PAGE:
Expressive writing interventions in cancer patients: a systematic review

Erin L. Merz, Rina S. Fox, Vanessa L. Malcarne

Research output: Contribution to journalArticlepeer-review

68 Scopus citations


Decades of research have suggested that expressive writing produces physical and psychological benefits in controlled laboratory experiments among healthy college students. This work has been extended to clinical and medical populations, including cancer patients. Although expressive writing could be a promising and inexpensive intervention for this population, the effects have not been systematically examined in oncology samples. A systematic review using PRISMA guidelines was conducted for experimental trials of cancer patients who participated in an expressive writing intervention. PsycINFO and PubMed/Medline were searched for peer-reviewed studies. Thirteen articles met the inclusion/exclusion criteria. Although the majority of the intervention effects were null, there were several main effects for expressive writing on sleep, pain, and general physical and psychological symptoms. Several moderators were identified, suggesting that expressive writing may be more or less beneficial based on individual characteristics such as social constraints. The reviewed studies were limited due to representativeness of the samples, performance, detection and patient-reported outcomes biases, and heterogeneity of the intervention protocol and writing prompts. Future studies with rigorous designs are needed to determine whether expressive writing is therapeutically effective in cancer patients.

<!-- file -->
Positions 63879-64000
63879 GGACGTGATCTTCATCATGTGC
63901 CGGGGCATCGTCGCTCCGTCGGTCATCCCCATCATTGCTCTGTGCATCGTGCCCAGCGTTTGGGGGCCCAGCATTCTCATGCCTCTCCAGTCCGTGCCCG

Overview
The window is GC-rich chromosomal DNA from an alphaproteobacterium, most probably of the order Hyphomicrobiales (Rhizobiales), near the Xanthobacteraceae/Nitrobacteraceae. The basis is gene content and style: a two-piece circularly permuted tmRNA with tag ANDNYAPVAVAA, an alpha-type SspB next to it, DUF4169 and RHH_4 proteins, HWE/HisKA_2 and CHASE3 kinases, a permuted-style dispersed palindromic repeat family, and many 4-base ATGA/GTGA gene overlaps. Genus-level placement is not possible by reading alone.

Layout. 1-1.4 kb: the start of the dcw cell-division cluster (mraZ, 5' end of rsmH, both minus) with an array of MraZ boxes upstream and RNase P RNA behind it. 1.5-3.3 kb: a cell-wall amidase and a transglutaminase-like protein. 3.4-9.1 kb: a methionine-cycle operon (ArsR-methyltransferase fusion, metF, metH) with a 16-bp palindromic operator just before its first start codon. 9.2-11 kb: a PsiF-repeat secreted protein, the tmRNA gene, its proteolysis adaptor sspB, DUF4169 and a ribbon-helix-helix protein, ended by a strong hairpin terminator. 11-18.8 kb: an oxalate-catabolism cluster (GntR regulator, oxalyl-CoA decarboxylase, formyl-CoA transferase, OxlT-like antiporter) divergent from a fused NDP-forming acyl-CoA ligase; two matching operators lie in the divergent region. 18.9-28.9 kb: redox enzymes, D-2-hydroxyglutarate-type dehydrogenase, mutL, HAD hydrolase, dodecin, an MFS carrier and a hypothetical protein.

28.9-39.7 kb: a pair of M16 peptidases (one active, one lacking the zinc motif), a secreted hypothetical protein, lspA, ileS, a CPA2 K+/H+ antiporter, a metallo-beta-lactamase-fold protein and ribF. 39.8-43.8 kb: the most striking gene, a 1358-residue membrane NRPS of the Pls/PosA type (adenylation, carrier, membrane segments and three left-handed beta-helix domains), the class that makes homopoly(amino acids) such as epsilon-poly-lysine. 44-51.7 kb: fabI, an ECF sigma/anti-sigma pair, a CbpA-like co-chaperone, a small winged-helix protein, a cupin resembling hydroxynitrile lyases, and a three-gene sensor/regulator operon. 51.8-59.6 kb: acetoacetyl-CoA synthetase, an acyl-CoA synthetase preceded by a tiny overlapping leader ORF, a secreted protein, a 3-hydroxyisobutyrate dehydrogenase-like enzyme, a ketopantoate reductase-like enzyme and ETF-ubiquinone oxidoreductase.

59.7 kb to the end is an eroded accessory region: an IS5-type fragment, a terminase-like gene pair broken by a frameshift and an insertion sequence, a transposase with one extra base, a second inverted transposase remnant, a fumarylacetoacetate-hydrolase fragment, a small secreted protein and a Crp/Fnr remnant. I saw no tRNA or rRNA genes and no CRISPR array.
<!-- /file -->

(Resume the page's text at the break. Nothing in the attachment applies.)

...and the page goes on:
Original languageEnglish (US)
Pages (from-to)339-361
Number of pages23
JournalHealth Psychology Review
Issue number3
StatePublished - Jul 2014
Externally publishedYes


  • adjustment
  • cancer
  • coping
  • emotional disclosure
  • expressive writing
  • oncology

ASJC Scopus subject areas

  • Clinical Psychology
  • Psychiatry and Mental health


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